Things to know about the age of your tires

Tire School

Things to know about the age of your tires

Fast facts: When to replace tires

  • You must replace tires when the tread depth falls below 1.6 mm, which is the legal limit. Please consider that safe driving in wet and snowy weather conditions is affected by the tread depth, the pattern design and the rubber compound of the tread of your tires.
  • On wet or snow-covered roads braking performance will progressively decline with lower tread depths. On wet roads there is an additional increased risk of aquaplaning with fading tread depths. Therefore, check your tires regularly, reduce your speed on wet and snowy roads and consider replacing your tires in good time.
  • All tires (including spare tires) more than ten years old should be removed from service and replaced with new tires.
  • Verify the physical age of any car tire by examining the markings on the tire sidewall following the “DOT” symbol.

A frequent question about tire maintenance concerns service life. How long will your tires last before you should replace them?

The answer depends on different factors such as your driving style, the tread design of the tire, regional climate, road conditions, and how frequently the car is in use.

Another factor is you, the driver. Just like the rest of the vehicle, you have an essential role in the care and maintenance of the tires on your wheels; they will last longer the better you look after them. You’re also responsible for deciding when it’s time to replace worn tires with new tires.

Use the following guidelines to assess the point of maximum service life for your tires. If you still have questions beyond this article, try consulting us; we’ll be more than happy to help.

Taking care of tires to extend their life

TNR builds and designs our tires to provide thousands of kilometers of excellent service. Achieve maximum benefit from your tires by taking care to avoid damage from improper use that may shorten their lifespan.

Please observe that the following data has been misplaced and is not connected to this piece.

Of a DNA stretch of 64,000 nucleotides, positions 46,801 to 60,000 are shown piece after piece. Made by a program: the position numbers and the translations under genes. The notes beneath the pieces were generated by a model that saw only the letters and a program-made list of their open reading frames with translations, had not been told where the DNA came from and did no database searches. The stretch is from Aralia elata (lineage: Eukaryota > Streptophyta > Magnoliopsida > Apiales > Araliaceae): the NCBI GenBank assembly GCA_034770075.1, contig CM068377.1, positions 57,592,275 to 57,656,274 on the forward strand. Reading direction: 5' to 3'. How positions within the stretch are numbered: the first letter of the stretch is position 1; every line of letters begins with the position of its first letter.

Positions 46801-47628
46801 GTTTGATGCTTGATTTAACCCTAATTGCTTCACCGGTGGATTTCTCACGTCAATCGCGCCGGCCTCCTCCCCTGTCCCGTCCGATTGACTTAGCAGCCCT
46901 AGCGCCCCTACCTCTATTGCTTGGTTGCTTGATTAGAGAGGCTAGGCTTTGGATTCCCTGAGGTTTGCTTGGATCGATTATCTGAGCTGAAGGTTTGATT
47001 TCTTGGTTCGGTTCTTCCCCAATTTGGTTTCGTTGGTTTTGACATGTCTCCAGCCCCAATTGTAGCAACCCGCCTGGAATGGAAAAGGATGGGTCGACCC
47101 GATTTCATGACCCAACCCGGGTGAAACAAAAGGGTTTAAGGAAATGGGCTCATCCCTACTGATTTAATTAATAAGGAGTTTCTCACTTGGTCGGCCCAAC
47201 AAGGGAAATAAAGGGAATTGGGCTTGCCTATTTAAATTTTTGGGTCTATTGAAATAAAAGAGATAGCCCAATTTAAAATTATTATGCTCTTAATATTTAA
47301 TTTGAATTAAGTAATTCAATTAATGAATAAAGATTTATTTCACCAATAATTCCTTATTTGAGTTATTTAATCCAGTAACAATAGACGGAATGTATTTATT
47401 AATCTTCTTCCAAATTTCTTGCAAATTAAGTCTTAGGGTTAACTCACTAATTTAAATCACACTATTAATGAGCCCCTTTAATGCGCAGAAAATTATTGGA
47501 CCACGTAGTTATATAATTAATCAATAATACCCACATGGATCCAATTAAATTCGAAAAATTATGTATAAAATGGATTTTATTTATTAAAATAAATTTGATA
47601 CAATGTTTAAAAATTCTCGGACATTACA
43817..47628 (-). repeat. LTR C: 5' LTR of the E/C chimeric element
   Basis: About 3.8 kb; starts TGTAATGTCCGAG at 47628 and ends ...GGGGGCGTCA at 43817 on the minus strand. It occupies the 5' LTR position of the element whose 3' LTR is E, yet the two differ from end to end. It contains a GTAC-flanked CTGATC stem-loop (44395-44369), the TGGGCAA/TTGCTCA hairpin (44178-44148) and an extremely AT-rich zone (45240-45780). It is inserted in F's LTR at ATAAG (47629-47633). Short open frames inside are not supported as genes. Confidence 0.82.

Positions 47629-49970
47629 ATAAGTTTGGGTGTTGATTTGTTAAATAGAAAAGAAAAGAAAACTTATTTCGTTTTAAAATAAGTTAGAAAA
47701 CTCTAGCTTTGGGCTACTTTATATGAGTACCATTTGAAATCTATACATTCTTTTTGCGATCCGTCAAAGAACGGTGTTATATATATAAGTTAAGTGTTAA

The conditions that you subject your tires to over the course of daily use – inflation pressure, load, speed, road hazard injury, and so on – are key to determining service life. So too, is regular rotation and proper storage of your tires. But since service conditions vary widely from car to car and driver to driver, to apply universal predictions on how long a tire will last is impossible.

However, you can be proactive and increase the longevity of your tire through proper maintenance. To avoid prematurely buying replacement tires, things to consider include:

  • Checking tire pressure regularly;
  • Rotating evenly between the rear and front tires, left and right depending on tread pattern;
  • Maintaining proper wheel and axle alignment;
  • Checking treadwear (1.6 mm is the legal limit);
  • Inspecting tires for visible wear or damage;
  • Paying attention to ride quality while driving.

Checking for tire age

Here’s a simple tip to determine the age of your tires; it’s written on the sidewall! You can calculate the physical age of any car tire by examining the markings on the tire sidewall following the “DOT” symbol:

  • The last four numbers denote the fabrication date of the tire to the nearest week.
  • The first pair of these four numbers identifies the date of manufacture down to the nearest week (which range from “01” to “53”).
  • The last pair of numbers specifies the year of manufacture.

For example, a tire with a DOT of XXXXXXX2714 has a manufacture date from the 27th week of 2014.

How many years will tires last?

TNR  is not aware of any technical data to support the removal of service for tires past a specific age. But the same principle applies to the tires of your vehicle as it does for any other part of your car – age matters.

Together with other members of the tire and automotive industries, TNR advises that all tires (including spare tires) made more than ten years ago should be removed from service and replaced with new tires.

You should follow this advice even if:

  • The tires seem to be in good condition and appear usable based on their external appearance.
  • The wear to the tread has not passed the minimum legal limit.

In short, even though a tire older than ten years might seem fine for driving, we still recommend getting new tires for your car. Drivers cannot depend on visual inspection for rubber cracking, wear to the tread, or other signs of deterioration from age. While tires may appear perfectly functional, their age is a factor for replacement.

Some vehicle manufacturers may recommend a different chronological age at which to replace a tire. Such guidance comes from their understanding of the specific vehicle application; TNR recommends drivers to pay heed to these instructions.

In any case, most tires will likely need replacement for worn treads or other causes before any recommended removal period. At the same time, a stated removal period in no way alleviates the drivers’ responsibility to replace worn tires when necessary.


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